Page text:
As a legal assistant, it’s part of your job to do most of the drafting and paper work for your supervising attorney’s cases. Essentially, all of the secretarial stuff is your responsibility, including writing legal email and memos. These documents, no matter the situation, are very significant to the overall legal work.
When a lawyer asks you for this regarding a topic, you need to provide full analysis. Whether you went to college or got your paralegal degree online, you should know that this is essential. Memos can help in building a case or making important decisions, which is why it must be as effective as it should be.
Know Your Reader
The first and foremost thing you must understand before you write is whom it’s intended for. Get to know how a partner or associate wants it, whether brief and straight to the point or a thorough analysis.
Determine the Concerns
The minute you’re asked to write email and memos, you should determine the issues involved. This way, you can easily narrow down all details to the most important ones and disregard unnecessary materials.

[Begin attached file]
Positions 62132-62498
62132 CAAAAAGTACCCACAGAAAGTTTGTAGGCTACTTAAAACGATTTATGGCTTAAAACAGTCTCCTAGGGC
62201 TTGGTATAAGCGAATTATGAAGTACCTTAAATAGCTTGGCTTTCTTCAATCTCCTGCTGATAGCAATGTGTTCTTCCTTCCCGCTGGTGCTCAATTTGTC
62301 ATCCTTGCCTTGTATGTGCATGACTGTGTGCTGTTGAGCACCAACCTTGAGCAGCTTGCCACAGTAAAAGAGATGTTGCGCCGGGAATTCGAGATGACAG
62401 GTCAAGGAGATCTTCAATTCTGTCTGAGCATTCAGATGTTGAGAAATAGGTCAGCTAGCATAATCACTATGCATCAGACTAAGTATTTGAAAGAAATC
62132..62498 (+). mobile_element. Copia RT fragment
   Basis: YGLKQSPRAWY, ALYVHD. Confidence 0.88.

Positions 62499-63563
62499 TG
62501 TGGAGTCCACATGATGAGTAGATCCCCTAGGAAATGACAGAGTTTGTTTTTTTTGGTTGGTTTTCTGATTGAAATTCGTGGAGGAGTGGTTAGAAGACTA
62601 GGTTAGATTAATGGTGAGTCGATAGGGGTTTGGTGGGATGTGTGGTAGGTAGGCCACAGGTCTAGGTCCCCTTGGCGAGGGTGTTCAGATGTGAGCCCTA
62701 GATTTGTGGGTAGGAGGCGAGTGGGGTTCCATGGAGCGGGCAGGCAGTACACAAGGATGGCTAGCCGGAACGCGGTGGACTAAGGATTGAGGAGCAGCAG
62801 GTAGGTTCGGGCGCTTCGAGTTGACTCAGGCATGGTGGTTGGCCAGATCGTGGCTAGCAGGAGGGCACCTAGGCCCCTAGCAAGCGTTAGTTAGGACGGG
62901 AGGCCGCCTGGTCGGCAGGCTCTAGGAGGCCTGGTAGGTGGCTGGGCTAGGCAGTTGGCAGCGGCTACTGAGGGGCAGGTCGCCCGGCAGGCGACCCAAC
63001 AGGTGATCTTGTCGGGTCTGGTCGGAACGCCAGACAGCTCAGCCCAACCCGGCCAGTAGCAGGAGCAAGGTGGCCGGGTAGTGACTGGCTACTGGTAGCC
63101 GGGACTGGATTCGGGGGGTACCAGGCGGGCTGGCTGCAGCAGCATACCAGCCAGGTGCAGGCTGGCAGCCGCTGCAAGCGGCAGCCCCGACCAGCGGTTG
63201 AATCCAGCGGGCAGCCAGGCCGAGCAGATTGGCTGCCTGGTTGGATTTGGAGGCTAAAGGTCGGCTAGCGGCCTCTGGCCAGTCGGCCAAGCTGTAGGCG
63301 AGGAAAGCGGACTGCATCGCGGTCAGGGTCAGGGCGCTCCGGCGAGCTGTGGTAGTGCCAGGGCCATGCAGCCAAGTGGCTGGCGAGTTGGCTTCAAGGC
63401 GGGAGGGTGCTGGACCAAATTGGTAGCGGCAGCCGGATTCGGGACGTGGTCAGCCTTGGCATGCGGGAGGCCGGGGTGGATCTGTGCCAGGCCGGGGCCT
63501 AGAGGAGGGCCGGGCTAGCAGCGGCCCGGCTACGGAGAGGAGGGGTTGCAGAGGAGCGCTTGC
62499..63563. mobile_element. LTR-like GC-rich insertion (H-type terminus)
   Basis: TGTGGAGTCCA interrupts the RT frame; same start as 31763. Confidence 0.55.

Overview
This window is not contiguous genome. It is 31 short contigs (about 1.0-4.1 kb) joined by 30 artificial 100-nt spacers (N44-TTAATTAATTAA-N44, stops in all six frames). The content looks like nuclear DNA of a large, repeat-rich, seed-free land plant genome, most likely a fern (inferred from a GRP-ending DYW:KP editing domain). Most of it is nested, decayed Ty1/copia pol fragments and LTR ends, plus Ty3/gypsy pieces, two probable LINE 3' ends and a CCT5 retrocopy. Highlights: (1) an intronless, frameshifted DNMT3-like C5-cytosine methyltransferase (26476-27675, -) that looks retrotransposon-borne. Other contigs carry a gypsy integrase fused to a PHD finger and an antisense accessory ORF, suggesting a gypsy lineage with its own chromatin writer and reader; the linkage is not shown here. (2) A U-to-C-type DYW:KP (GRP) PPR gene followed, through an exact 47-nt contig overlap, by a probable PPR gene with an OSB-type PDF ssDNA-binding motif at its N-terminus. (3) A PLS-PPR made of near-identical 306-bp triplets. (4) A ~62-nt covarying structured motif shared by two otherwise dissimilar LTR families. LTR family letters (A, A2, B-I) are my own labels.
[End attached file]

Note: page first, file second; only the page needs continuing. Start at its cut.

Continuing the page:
Organize the Content
You can’t expect lawyers to have the luxury of time to read everything on the memo. Organizing details well enough can save them more time and allows them to fully comprehend details even by just browsing.
Provide Strong Leads and Conclusions
As mentioned, legal practitioners would most probably just browse through the documents. Given this, you should include definitive answers to legal issues at the start and conclusive statements at the end.
Include Both Sides
Partners and associates ask for memos to build their case. This, however, shouldn’t compel you not to include the other side. Giving details for both arguments helps them make a better and fairer decision.
Keep it Concise
While it’s necessary to keep these documents as short as possible, you shouldn’t compromise efficiency. It is vital that you know how to write concisely, including thorough details of cases, without making the documents convoluted.
Legal email and memos are important in the profession. The information that every brief contains can make or break a client’s case. Writing these documents effectively can help set a foundation for other legal documents as well.